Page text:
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Merck's post-merger profits and job cuts

Merck has announced dramatic increases in its Q4 2009 profits and revenues, reflecting its recent acquisition of Schering-Plough

Merck has announced dramatic increases in its Q4 2009 profits and revenues, reflecting its recent acquisition of Schering-Plough.

Net income for the quarter was $6.49bn, or $2.35 per share, compared with $1.64bn, or 78 cents a share, in the same quarter the previous year. The jump was due largely to merger-related accounting items, as well as billions of dollars in sales of Schering-Plough products.

However, several of Merck's own key products, including the asthma and allergy treatment Singulair (montelukast sodium) and type 2 diabetes medicine Januvia (sitagliptin), also posted increased sales.

In total, the merged company's sales were $10.09bn for the quarter, compared to Merck's sales of $6.03bn in last year's fourth quarter. Earnings per share came in at $2.35; excluding one-time, merger-related items, earnings per share (EPS) was 79 cents.

Merck is not yet providing specific guidance about its full-year financial results. However, in a conference call with financial analysts and the media to discuss the quarterly results, chief financial officer Peter Kellogg appeared to be trying to manage expectations: "Looking ahead over this next four-year period, we do anticipate some years will be stronger than others," he said.

Kellogg continued: "For example, 2010 has several factors that will be challenging," including the loss of patent protection for Cozaar (losartan potassium) /Hyzaar (losartan potassium hydrochlorothiazide) and Temodar (temozolomide), which combined brought in $3.1bn in revenue in the US and Europe in 2009.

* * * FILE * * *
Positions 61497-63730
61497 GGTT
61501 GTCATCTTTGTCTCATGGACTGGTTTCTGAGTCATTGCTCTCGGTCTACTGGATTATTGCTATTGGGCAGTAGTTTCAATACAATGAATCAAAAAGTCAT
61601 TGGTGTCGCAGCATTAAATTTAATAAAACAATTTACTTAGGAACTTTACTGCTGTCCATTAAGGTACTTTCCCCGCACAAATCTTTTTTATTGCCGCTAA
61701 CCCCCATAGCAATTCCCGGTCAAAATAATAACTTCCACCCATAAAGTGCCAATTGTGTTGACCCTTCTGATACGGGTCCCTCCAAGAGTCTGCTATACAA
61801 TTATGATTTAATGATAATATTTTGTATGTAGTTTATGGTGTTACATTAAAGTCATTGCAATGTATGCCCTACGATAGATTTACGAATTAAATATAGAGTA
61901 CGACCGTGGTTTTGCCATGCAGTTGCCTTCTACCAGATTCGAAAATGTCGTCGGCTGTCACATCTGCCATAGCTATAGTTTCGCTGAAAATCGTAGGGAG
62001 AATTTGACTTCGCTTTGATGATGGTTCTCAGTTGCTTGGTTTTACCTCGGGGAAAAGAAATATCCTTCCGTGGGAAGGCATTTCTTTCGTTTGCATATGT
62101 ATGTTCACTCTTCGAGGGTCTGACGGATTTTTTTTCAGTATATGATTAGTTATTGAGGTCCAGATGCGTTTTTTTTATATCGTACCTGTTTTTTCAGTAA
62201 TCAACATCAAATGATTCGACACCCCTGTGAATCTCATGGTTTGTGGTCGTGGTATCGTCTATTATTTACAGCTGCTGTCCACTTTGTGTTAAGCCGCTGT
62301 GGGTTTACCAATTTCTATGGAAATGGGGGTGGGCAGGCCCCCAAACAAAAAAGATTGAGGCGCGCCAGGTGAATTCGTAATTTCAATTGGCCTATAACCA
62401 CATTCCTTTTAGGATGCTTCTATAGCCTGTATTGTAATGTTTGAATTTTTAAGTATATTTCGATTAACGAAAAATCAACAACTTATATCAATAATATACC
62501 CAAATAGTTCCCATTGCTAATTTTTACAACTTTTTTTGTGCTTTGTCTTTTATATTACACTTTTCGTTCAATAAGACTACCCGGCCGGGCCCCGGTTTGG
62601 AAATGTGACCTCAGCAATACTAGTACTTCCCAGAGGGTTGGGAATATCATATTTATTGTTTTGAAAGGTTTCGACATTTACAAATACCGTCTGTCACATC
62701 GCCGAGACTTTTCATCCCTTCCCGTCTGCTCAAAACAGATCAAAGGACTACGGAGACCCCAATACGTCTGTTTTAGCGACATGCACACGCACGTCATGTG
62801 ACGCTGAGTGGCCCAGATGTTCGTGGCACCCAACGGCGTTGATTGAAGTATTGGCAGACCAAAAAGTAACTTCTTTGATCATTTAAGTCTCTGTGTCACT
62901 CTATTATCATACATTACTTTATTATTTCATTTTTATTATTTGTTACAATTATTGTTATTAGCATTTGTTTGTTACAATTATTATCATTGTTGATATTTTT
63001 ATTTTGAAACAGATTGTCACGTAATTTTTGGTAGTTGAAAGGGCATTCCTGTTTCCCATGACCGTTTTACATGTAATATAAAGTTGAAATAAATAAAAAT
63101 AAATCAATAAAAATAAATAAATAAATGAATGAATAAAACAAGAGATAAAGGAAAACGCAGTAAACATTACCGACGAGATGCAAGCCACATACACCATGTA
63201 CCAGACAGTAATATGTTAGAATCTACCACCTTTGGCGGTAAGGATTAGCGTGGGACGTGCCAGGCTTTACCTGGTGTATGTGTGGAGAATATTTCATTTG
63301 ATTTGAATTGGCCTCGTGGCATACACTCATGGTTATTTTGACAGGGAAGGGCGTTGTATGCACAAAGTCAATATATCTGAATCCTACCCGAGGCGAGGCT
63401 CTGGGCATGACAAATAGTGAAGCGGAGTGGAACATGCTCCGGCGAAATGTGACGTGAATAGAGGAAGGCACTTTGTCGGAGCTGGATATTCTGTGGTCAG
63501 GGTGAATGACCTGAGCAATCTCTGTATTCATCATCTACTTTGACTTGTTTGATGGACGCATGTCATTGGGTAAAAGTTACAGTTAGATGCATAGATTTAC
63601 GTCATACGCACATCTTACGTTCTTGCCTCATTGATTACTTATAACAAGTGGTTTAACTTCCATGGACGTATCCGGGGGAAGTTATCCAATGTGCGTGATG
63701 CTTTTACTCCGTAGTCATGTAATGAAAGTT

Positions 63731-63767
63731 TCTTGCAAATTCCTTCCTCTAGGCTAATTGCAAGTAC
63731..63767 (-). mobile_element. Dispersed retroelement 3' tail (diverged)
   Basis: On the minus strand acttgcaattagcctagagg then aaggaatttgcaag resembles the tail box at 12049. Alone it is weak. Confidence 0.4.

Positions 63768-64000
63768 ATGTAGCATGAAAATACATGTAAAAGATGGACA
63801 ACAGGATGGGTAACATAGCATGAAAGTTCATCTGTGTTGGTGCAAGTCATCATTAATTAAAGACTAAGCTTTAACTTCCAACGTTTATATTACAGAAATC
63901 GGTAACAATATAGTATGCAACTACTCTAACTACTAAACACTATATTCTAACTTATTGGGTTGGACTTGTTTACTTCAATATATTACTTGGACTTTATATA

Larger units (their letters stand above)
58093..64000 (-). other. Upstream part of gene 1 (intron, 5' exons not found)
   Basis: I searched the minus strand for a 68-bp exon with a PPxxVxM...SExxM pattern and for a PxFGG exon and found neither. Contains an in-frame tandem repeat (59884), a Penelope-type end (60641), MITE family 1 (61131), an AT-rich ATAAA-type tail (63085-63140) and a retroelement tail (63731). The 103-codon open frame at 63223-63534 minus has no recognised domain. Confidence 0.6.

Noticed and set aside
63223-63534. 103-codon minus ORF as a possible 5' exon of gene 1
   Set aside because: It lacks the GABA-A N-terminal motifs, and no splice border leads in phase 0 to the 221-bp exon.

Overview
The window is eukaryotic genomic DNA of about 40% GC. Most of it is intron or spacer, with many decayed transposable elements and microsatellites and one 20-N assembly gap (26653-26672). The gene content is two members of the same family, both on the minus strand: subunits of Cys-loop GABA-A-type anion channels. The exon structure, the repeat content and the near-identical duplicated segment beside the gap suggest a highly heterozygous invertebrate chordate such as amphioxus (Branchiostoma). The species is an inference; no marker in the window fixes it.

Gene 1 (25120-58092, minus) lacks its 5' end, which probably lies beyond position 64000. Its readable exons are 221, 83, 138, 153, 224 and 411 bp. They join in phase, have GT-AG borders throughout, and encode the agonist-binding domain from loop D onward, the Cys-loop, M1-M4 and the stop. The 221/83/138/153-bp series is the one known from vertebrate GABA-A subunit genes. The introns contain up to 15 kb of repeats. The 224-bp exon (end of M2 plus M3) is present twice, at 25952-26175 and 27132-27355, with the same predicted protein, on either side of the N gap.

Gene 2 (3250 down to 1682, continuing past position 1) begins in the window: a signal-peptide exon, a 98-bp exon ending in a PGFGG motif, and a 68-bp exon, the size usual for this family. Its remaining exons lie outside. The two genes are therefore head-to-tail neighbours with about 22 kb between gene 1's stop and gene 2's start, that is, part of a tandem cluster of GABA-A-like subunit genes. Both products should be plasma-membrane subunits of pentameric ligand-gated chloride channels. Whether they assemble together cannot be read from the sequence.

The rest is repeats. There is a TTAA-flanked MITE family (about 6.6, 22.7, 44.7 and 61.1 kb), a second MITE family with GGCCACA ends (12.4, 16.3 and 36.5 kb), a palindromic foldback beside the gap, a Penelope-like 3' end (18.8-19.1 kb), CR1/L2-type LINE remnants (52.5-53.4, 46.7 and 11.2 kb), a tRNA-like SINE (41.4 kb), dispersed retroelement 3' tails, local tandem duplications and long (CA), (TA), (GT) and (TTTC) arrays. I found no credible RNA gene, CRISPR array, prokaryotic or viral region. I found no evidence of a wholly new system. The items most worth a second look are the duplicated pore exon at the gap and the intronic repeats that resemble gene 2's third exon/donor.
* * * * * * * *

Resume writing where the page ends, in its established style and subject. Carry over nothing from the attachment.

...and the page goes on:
Restructuring programme
During the call, Merck executives also announced the first phase of a new global merger restructuring programme. The initial phase, which Merck expects will yield cost-savings of up to $3bn in 2012, will include reducing the combined company's total workforce by approximately 15 per cent across all areas worldwide, with a focus on cutting duplicative positions in sales, administrative and headquarters organisations. In addition, about 2,500 currently vacant positions will be eliminated as part of the first phase.

"Since the merger closed in early November, we have moved quickly around the world to integrate our operations and begin taking advantage of the opportunities that come with the new Merck," CEO Richard Clark told the analysts. He added that integrating the two firms' pipelines has been a major priority.

"I spent a considerable amount of time with Peter Kim (head of Merck's research laboratories) and other senior Merck leaders to conduct a thorough review of the new combined pipeline so we may better prioritise our efforts by franchise, phase, cost and geographic importance," Clark said.

"I'm very enthusiastic about the work we've done on our powerful R&D pipeline with more than 20 late stage programmes," continued Clark. He promised more specific information in the near future.

Clark, who will be forced by company rules to retire in early 2011 due to his age, was asked about efforts to find a successor to lead the company.

"I feel very confident we have an excellent process in place," he said. "From the leadership team I've put together, there are excellent leaders within the company, and obviously the process will evolve throughout the year, but I think we're in pretty good shape as far as the process and our internal candidates go."

17th February 2010


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